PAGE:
Diary Excerpt about Robo Warriors: I lived in LA for 8 years. The week I arrived, Viacom sent me a script; an alien world, action, chases and war between two giant robotic machines. The strange thing, was that I thought the Producer said on the phone the budget was three… as in ‘million.’ Viacom’s answer to my subsequent “financial query” was, “think ‘Star Wars’ on a shoestring” and that meant going to Asia. Sri Lanka was out because of a violent resurgence of the feuding Sikhs & Tamils. “Robo Warriors” added a new dimension to Murphy’s Law; everything that could go wrong DID go wrong. From bribes, standover threats, feuding film family fisticuffs on set, to you name it. Everything was by the seat of the pants. During preproduction and the shoot, I never saw one set floor plan or a dimension; only beautifully drawn illustrations, artists impressions of what the art department would like to build, but can’t afford to. Senega, My Designer’s conceptual artist, would have been great drawing for Heavy Metal. He saw everything through a fish eye lens. The only problem was that Senega would give me a sketch of a vast cathedral and the construction department would give me a confessional booth.
And to look at a couple of your tv movies – Inferno is good, cheap science fiction fun. You filmed it in the United States… How did you get involved with that one?
The Producer, Paul Mason (1960-) on Robo Warriors was ecstatic about the end result and called me up, asking if I’d do it.
You worked with James Remar a couple of times. He has real screen presence but he’s usually the bad guy… I thought he helped make Inferno and Robo Warriors memorable… Did you have a hand in his casting? Or was it a coincidence you worked together twice?
No, I liked James in 48 Hours and I thought he was ideal for a burnt out Robo-fighter who reluctantly makes a comeback – I liked working with him so much, I got him in for Inferno.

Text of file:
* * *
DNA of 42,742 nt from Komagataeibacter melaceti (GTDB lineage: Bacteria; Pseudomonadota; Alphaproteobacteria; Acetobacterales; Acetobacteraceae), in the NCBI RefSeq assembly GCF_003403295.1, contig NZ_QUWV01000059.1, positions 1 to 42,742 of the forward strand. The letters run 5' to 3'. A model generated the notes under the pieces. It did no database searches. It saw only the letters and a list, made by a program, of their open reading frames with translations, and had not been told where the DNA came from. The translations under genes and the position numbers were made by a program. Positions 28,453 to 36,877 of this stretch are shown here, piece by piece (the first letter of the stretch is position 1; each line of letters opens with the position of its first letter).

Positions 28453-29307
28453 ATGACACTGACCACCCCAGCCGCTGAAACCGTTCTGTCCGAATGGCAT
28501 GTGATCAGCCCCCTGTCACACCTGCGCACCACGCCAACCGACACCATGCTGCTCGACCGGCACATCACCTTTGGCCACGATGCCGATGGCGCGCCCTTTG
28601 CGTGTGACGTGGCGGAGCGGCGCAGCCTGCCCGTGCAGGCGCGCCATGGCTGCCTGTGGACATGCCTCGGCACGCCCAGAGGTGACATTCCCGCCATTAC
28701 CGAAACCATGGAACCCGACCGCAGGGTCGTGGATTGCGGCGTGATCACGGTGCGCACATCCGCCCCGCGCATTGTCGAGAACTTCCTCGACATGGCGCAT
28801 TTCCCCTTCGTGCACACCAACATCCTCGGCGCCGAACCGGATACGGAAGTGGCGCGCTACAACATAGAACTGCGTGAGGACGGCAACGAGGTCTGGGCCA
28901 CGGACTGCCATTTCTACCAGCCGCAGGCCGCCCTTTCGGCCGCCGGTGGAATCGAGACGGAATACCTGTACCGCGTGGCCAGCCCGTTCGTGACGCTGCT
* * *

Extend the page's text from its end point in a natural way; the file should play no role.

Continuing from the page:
Finally, to look at Airtight which you reportedly wrote, produced and directed… it has a timeless quality to its production design… almost Terry Gilliam’s Brazil (1985) without the budget. What were you aiming for?
Wow, you got it; Brazil on three million USD. Viacom didn’t know I’d written screenplays. I didn’t tout that in LA, too many young, hip writers. But a colleague found out I had all these spec scripts and set up a meeting with Perry Simon CEO of Viacom Productions. It was a Friday arvo and Perry said what have you got? I sent over a copy of “Smoke City” and by ten a.m. following Monday I had 3 mill USD – ON MY proviso that I could use the exchange rate and shoot in Australia… I came up with the new title “Airtight” because the yanks thought “Smoke” had bad connotations.
It works better with repeated viewings… and Andrew McFarlane has a nice view from his office!… It’s all very tongue in cheek…
Very – My composer, Roger Mason called it ‘camp sci fi’ – it was always planned to be crazy comic strip – I had the perfect Designer in Tim Ferrier (1962-).
Was that script lying around for a long time? And did you have the locations in mind when you wrote it?
Airtight is why I believe a script is never dead, especially in LA, I’d been hawking that script around in Australia since 1982 when I wrote it – In L.A. I’d raised the money in 48 hrs on an eighteen-year-old script.